Zoom has finally launched end-to-end encryption (E2EE) for all users. The launch is a long time coming and should make Zoom users the world over more confident in using the service, which has become a critical tool for businesses and employees during the COVID-19 pandemic.
Prior to Zoom’s end-to-end encryption rollout, Zoom calls were encrypted, but only between each user and Zoom’s servers—meaning, if Zoom wanted to, it could peek into a Zoom call or let others do so. With the launch of end-to-end encryption for Zoom, even Zoom itself has no way to look in on a user’s Zoom call.
Now that end-to-end encryption is available on Zoom, all users should make sure it’s enabled. Why? As mentioned, E2EE ensures no one else but meeting participants can gain access to the call and see and hear what is discussed. And since the meetings are now end-to-end encrypted, not even Zoom can bypass this. Given the sensitive business nature of most Zoom calls, any person who uses Zoom should ensure E2EE is enabled right away.
- Sign in to the Zoom web portal in your web browser here (encryption can’t be enabled through the Zoom app itself).
- Under the “Personal” heading, click Settings.
- Click the Meeting tab.
- Click Security.
- Toggle the switch next to “Allow use of end-to-end encryption” to On (blue).
- Enter your phone number in the pop-up that appears. Zoom requires this so they can text you a code that you enter here, which helps them know it’s really you turning on E2EE.
- After entering the text code, select “End-to-end encryption” under the default encryption type on the Security page you are already on and click Save.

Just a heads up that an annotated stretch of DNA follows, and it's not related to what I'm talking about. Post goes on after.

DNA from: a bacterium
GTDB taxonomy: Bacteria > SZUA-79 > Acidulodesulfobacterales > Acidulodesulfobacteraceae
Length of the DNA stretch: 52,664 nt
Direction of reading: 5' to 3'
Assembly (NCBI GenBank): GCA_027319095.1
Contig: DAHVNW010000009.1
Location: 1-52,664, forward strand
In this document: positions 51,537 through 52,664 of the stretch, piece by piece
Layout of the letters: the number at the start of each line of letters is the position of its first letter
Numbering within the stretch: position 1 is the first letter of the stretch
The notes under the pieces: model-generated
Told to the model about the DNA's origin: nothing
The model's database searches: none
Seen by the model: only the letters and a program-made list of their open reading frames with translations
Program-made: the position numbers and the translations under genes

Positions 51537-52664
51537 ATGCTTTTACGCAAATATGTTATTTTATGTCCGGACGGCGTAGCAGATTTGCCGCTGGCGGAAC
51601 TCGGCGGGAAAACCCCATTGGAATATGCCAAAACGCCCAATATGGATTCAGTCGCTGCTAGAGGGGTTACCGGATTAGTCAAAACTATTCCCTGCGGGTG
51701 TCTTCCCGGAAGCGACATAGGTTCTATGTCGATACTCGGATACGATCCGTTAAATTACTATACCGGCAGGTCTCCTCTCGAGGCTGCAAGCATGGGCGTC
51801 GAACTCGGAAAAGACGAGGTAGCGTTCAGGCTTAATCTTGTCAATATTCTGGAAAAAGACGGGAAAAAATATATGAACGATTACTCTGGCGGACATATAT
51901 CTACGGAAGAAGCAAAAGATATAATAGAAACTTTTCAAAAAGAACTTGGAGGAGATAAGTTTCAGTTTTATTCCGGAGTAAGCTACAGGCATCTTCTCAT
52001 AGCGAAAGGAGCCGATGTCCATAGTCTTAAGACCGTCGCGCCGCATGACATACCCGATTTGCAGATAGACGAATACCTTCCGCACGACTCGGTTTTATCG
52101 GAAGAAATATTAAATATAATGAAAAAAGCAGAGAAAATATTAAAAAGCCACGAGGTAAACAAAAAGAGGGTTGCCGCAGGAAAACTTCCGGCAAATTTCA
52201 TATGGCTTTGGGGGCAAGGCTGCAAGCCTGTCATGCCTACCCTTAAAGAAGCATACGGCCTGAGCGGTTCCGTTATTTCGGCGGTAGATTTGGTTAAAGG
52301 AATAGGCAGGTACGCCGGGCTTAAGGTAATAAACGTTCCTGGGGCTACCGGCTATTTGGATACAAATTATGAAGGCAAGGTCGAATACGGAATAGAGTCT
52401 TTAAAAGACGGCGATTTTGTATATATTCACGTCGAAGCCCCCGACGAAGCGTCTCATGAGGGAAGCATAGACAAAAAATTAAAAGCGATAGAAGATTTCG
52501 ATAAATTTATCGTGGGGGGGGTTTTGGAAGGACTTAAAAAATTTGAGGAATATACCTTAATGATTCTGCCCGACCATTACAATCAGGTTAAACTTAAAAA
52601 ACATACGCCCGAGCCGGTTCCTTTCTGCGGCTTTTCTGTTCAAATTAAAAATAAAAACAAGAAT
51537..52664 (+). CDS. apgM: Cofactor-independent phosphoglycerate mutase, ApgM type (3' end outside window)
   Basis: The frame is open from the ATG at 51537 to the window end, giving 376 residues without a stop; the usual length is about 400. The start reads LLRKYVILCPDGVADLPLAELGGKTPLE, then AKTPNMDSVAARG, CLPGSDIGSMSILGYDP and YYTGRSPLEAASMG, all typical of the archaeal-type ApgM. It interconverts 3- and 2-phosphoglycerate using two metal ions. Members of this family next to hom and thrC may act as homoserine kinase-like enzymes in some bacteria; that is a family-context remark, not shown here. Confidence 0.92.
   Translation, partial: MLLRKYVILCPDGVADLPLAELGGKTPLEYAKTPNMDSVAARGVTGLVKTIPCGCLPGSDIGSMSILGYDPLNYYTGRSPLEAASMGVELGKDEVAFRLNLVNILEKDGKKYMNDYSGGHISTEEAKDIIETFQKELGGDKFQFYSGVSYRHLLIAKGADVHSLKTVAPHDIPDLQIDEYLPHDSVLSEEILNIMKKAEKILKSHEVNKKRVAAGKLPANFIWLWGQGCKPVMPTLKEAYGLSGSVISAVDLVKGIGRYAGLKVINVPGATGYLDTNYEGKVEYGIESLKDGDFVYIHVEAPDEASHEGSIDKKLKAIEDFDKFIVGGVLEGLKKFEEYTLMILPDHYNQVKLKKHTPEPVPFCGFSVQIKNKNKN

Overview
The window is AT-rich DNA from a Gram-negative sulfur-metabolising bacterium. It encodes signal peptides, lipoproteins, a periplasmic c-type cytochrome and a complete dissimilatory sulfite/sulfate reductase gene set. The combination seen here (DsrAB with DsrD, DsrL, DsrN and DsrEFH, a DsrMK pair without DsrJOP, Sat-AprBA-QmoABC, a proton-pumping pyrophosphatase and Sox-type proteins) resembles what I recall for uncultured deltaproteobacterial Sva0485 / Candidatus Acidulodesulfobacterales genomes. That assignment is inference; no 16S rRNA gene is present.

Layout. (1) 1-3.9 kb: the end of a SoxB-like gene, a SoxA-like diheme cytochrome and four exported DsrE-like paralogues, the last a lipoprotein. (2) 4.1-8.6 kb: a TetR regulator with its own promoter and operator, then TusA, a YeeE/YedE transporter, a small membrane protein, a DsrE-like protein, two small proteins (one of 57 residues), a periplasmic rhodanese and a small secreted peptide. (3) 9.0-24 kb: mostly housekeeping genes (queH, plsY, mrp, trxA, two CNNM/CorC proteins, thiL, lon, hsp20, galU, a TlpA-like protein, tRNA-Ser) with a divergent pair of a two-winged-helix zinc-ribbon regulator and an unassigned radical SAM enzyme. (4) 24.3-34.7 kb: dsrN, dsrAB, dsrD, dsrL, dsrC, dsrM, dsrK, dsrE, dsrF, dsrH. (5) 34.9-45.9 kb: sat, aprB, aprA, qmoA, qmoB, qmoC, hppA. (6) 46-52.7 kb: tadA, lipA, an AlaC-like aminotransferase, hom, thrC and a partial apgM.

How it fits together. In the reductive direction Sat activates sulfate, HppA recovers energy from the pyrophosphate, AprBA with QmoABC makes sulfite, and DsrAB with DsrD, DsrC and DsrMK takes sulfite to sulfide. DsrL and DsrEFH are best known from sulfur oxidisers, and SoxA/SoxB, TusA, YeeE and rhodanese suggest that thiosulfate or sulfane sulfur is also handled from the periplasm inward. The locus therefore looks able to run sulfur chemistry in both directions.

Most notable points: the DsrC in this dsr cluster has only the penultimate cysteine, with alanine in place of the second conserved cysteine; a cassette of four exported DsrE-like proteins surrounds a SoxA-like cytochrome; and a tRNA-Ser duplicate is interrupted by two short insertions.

Once this is completed, all your Zoom calls will be end-to-end encrypted, provided the host allows for encryption. Account and group hosts can learn how to enable end-to-end encryption for all their calls here.
There are a few caveats using end-to-end encryption on Zoom. First, after following the steps above, your Zoom client will need to be updated to Zoom 5.4 or later on Windows, macOS, Linux, Android, or iOS (wherever you use Zoom). Also note that third-party Zoom clients cannot support E2EE at this time. And keep in mind E2EE is limited to Zoom calls with 200 or fewer participants—so if you’ve got more than that, E2EE won’t be enabled even if you’ve set it up.
Finally, you can confirm whether a Zoom call is using E2EE by verifying a green shield logo with a padlock on it is in the upper left corner of your meeting screen. If you see this logo, your Zoom meeting is using end-to-end encryption.